MINNEAPOLIS (WCCO) — On a night like Tuesday night, just about every Minnesotan is turning on the furnace. But with the average homeowner spending $700 on heating costs in the winter, what can we do to cut our heating bill?
• Replace Your Furnace Filter
During the winter, most furnace filters need to be changed every month. The more dirt on the filter, the harder the furnace has to work to move the air around. Keeping your filter clean could cut your energy costs by 5 percent, or about $35 a winter.
• Seal Leaks On Doors And Windows
“That’s the only thing stopping the cold wind from coming into your house,” said Joel Lafonataine, a technician with Home Energy Squad, a joint effort of CenterPoint Energy and Xcel Energy.
For $50, Home Energy Squad will come into customers’ homes, and replace the programmable thermostat, weatherstrip one door, and provide a High efficiency shower head, kitchen sink aerator, Bathroom aerator, Refrigerator thermometer and Water heater thermometer.
“The average Minnesotan’s home has cracks and holes that equal the size of a basketball,” said Lafontaine. “Windows are one of those places you see those cracks.”
Caulking the windows and changing the weatherstripping on doors can cut your bill by 10 percent, around $70 a winter.
• Use A Window Insulation Kit
You’ve seen people putting a film over their windows and patio doors, and according to Lafontaine, it makes a difference, especially depending on the age and condition of the windows.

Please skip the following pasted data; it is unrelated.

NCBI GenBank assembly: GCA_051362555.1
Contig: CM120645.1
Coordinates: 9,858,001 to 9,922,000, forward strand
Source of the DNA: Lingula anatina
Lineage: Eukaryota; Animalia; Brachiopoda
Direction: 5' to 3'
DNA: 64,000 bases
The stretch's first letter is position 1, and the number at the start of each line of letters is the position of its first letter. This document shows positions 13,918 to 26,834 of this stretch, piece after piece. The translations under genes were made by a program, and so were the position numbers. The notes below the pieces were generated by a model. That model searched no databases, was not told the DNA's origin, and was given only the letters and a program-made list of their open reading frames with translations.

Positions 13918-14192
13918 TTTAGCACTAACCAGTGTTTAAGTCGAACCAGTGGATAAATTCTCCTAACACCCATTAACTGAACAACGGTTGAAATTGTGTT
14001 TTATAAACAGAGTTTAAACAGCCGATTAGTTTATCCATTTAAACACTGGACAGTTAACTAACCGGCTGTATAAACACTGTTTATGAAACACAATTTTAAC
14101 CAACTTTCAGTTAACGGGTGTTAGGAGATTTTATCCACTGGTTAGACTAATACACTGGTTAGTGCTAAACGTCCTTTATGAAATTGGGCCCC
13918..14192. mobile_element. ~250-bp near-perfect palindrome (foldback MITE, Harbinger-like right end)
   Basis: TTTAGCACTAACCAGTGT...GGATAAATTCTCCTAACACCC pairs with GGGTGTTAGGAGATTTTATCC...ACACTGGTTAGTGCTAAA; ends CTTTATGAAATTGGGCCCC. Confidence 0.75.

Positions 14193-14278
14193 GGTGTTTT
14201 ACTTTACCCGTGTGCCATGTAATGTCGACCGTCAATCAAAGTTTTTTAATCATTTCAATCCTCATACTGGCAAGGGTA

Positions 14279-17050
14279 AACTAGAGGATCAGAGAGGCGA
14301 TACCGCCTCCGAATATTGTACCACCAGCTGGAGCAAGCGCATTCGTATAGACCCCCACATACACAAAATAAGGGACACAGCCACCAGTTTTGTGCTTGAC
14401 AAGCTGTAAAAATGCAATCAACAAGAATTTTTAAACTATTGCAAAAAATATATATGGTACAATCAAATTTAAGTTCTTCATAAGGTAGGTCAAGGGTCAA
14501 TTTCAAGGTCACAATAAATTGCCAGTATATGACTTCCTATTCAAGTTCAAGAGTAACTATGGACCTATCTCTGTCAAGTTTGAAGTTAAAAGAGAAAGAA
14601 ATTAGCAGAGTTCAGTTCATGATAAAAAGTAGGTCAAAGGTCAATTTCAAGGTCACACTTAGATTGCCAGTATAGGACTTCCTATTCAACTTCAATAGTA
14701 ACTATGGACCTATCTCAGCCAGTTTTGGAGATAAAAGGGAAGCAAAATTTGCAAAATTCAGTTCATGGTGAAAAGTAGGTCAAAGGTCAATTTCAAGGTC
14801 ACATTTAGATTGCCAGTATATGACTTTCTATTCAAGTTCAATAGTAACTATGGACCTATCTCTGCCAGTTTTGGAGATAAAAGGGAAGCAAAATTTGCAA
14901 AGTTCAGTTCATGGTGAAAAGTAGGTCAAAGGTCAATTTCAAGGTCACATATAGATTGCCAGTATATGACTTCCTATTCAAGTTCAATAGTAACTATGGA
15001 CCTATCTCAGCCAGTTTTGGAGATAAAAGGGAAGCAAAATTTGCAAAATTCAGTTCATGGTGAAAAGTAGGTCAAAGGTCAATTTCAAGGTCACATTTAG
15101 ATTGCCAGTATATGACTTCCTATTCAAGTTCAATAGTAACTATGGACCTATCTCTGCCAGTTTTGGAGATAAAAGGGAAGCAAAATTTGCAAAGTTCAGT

According to 3M, a manufacturer of insulation kits, if you seal 10 average windows you can save $113 a winter. Sealing 10 fairly leaky windows saves you $186 over a heating season.
• Make Hot Water Heater Changes
Putting a blanket over your hot water heater isn’t as necessary as it once was, considering the newer hot water heaters have strong insulation as part of the main unit.
“It’s one of the lower savings, it does make a difference though,” said Lafontaine.
Home Energy Squad provides a thermometer to test your hot water, and they recommend setting your heater so the water ends up around 120 degrees.
They also recommend replacing your showers and faucets with low-flow aerators.
“You do have to pay to heat that water,” he said.
All together, those hot water changes can add up to another 10 percent in savings, or $70.
• Use A Programmable Thermostat
“For us it’s the No. 1 thing. It’s also the biggest money saver to you,” said Lafontaine.
He still sees many homes with a locked thermostat, or a thermostat set at “hold,” which doesn’t give the benefit of setting.
“We like to tell people, for every 8 degrees you can go down during the cooling season, for 8 hours, you can save 8 percent on your heating cost,” said Lafontaine.
So if you set your thermostat at 68 degrees when you’re home, drop it to 60 while you’re at work, then back up and down to 60 overnight, you’ll save 16 percent, or $112.
“It depends on the house, but it’s a lot of money,” he said.
• Turn Off Your Fireplace Pilot Light
The big surprise: keeping my fireplace pilot light constantly lit costs $40 a winter. Newer fireplaces can automatically fire up the pilot light when you flip on the fireplace. Otherwise, you can save money by turning the pilot off when you don’t plan on using it.